Other objects and advantages will appear from the further description in the specification and the illustration in the drawings.

In the drawings:

Figure l is a vertical cross-sectional view of the olive pitting machine taken on the line 11 of Figure 2, and borrowed in general from Figure 27 in the patent referred to above, showing a portion of a grate on the upper end of our novel side delivery chute.

Figure 2 is a cross-sectional view taken on the line 2-2 of Figure 1, generally similar to Figure 26 in the patent referred to above, showing the side delivery chute leading from the lower central portion of the machine.

In the fruit pitting machine described in the patent to which reference was made above, fruit, such as olives,


is fed continuously to olive feeding chute means indicated herein at 1. Spacer or gripper members 2 are fastened to links of an endless chain 3 in spaced relationship, such as to every third link, and initially serve to space the individual olives 4 as they roll or slide downward in chute 1 toward revolving drums 5. Two such drums are mounted in axially spaced relationship, as shown in Figure 2.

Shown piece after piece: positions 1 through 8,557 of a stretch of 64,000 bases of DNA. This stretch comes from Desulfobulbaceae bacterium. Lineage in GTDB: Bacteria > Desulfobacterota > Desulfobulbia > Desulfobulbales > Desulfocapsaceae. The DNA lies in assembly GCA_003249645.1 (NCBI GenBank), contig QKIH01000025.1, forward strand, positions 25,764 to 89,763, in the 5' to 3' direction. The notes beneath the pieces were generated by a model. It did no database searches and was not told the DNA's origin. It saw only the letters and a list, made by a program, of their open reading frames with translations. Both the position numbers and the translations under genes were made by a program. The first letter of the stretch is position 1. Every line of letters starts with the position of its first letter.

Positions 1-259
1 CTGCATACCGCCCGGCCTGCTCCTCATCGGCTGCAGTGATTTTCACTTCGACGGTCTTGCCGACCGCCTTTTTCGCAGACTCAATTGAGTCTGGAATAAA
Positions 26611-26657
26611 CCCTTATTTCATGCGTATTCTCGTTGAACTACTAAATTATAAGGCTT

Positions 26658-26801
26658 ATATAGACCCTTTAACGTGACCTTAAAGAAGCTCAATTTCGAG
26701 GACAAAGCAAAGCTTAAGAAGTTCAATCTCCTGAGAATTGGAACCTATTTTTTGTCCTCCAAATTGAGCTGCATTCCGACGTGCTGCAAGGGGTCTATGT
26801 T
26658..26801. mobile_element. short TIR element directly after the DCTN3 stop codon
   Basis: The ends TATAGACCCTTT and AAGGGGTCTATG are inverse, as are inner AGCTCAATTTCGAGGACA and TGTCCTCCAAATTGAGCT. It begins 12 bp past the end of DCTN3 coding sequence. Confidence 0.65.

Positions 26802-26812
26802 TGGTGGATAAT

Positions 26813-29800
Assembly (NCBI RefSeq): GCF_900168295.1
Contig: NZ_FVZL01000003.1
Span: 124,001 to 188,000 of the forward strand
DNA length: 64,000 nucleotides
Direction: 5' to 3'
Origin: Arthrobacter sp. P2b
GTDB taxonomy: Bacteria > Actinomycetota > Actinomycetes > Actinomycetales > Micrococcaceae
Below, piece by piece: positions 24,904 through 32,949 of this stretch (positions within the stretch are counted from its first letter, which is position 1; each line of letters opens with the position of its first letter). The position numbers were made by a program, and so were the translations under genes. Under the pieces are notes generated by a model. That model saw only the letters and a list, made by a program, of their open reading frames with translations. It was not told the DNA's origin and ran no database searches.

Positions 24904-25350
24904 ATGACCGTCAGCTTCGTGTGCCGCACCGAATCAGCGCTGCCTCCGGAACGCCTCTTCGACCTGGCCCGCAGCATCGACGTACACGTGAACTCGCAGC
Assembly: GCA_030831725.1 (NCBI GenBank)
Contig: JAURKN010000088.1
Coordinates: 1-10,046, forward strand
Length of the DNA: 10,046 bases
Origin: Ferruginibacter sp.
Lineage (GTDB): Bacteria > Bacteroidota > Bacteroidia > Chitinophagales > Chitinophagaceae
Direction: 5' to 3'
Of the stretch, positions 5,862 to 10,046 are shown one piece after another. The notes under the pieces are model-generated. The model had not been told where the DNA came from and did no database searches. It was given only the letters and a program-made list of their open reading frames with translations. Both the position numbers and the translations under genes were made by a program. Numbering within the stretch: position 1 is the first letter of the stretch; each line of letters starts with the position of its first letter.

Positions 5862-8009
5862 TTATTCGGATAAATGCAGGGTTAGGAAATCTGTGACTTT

As the olives 4 pass through chute 1, they seek their most natural rolling position. This position is rapidly assumed no matter what the position of each olive as it is fed into the chute. The olive invariably assumes a position with its longitudinal axis transverse of the chute 1 as it approaches drums 5.

A slot 6, cut through the bottom of chute 1 for a distance near its lower end, is not wide enough to affect the movement or position of the olives 5 but permits each of the narrow gripper fingers 7 to enter behind each of the spaced, aligned olives and close in upon the same to grip the olive 4 between a gripper finger 7 and a spacer member 2, as shown. When by mal-function two olives are fed together, as illustrated in Figure 1, instead of single spaced olives, only one of the two is gripped and the other one is dropped.